We had a pretty good-sized turnout that morning, and so we split up, with my group taking the top pathway up away from the reservoir first. Given the slight chill in the air, we were all thankful to be off the water’s edge until it warmed up later in the day!

Roosting near its usual nesting spot, and after having a decent discussion about the ways to best distinguish between a Common Raven and American Crow, we found this fellow sitting atop a favored perch. It gave a few calls of different types as we watched it, and then finally flew off to join another Common Raven as it flew into the nearby neighborhood.

Common Raven

Common Raven

::Aperture: ƒ/8|Camera: PENTAX K-3 II|Focal length: 500mm|ISO: 400|Shutter speed: 1/400s|

As we explored the park, we heard the wheezy, raspy call of a Boreal Chickadee, which seemed quite out of place this far from the Weaselhead and the dense spruce cover of the slopes of the reservoir. Upon our investigation though, we found it stashing plenty of seeds in a small cavity near one of the homes with bird feeders set out.

Boreal Chickadee

Boreal Chickadee

::Aperture: ƒ/8|Camera: PENTAX K-3 II|Focal length: 500mm|ISO: 1600|Shutter speed: 1/640s|

We also stumbled across a pair of young Mule Deer bucks, foraging in the low willows that were numerous throughout the upper slope of the park. Both looked to be only a year or two old, with only brow antler tines. They didn’t seem particularly disturbed by us walking nearby, which allowed us to notice one particular… anomaly.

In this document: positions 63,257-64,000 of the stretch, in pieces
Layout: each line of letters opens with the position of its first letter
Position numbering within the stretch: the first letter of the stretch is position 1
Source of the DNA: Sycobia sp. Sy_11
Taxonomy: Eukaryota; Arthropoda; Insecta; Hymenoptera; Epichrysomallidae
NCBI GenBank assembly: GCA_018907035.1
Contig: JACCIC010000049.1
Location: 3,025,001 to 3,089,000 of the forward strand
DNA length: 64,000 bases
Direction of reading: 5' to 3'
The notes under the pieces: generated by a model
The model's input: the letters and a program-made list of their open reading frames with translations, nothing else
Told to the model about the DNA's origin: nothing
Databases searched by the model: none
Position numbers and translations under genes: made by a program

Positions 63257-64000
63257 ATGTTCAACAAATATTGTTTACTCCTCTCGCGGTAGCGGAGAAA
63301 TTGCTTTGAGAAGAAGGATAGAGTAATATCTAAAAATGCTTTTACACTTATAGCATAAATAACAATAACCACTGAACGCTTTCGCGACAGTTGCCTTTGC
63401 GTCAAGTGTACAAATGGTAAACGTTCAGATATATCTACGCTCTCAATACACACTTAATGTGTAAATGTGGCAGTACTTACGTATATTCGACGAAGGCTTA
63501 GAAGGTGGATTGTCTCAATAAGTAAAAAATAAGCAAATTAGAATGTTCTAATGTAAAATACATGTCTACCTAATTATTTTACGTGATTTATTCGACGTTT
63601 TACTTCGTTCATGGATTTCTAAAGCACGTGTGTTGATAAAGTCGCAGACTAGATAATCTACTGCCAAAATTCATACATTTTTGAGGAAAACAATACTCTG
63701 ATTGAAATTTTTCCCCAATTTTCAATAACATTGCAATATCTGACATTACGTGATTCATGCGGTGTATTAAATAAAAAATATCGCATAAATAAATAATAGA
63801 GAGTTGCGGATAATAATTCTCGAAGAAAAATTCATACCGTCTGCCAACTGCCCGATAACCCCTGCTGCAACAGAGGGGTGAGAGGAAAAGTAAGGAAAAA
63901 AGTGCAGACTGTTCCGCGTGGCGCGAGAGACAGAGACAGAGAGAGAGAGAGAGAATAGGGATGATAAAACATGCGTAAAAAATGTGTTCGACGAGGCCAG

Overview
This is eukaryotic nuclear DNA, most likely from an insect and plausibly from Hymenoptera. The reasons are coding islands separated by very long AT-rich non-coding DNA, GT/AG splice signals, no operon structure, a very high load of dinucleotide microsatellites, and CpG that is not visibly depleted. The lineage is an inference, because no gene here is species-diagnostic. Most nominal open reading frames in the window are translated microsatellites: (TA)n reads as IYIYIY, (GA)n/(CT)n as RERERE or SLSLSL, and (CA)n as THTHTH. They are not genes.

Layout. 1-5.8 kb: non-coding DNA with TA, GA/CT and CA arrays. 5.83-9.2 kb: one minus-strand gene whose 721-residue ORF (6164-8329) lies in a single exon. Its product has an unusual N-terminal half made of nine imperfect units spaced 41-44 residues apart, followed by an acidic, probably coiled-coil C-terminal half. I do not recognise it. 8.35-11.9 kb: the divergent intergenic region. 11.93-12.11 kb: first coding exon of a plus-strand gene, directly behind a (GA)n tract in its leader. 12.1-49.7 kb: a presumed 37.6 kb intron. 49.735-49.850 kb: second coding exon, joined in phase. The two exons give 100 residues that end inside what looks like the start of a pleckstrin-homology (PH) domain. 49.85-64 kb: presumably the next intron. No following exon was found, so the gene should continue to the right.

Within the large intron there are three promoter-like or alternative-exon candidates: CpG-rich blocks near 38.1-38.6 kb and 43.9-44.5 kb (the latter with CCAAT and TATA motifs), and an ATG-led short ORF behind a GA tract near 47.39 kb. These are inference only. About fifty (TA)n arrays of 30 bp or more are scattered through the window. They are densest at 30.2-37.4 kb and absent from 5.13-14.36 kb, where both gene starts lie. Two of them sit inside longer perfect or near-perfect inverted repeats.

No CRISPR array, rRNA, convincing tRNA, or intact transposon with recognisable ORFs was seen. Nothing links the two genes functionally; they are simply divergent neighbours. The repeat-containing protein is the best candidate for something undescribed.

young Mule Deer buck

young Mule Deer buck

::Aperture: ƒ/8|Camera: PENTAX K-3 II|Focal length: 200mm|ISO: 1600|Shutter speed: 1/640s|

young Mule Deer buck with growth

young Mule Deer buck with growth

::Aperture: ƒ/8|Camera: PENTAX K-3 II|Focal length: 290mm|ISO: 200|Shutter speed: 1/250s|

He didn’t appear to be in any discomfort or distress, but this fairly well “endowed” deer did seem quite unusual. I welcome any suggestions or explanations on what might have caused this particular anomaly to this young deer. My suspicions are that it’s some type of tumor or cyst that’s caused the swelling.

American Tree Sparrow

American Tree Sparrow

::Aperture: ƒ/8|Camera: PENTAX K-3 II|Focal length: 500mm|ISO: 1600|Shutter speed: 1/800s|

Just as we were meeting up with our compatriots, we managed another good few minutes of looking at a couple of American Tree Sparrows feeding right alongside the pathway. These guys tend to be a lot more shy, so it was a bit surprising seeing them hold still with walkers, joggers and going by fairly regularly.

fish jaw and clavicle

fish jaw and clavicle

::Aperture: ƒ/8|Camera: PENTAX K-3 II|Focal length: 150mm|ISO: 1600|Shutter speed: 1/800s|

Another mystery that we have yet to solve was this jaw and clavicle that we found on the edge of the reservoir. Again, I have my suspicions of its provenance, but would appreciate any comments and suggestions about what species was predated here on the edge of the Glenmore Reservoir. For scale, the clavicle was about 6-7 cm across, and the jaws were about 5-6 cm from back to front.

One of the birds that I had the hardest time identifying for the first few years of fall birding were the fall plumage Eared and Horned Grebes. I can’t tell you the number of times I would misidentify one or the other, and it wasn’t until the last year or so that I finally became comfortable telling them apart.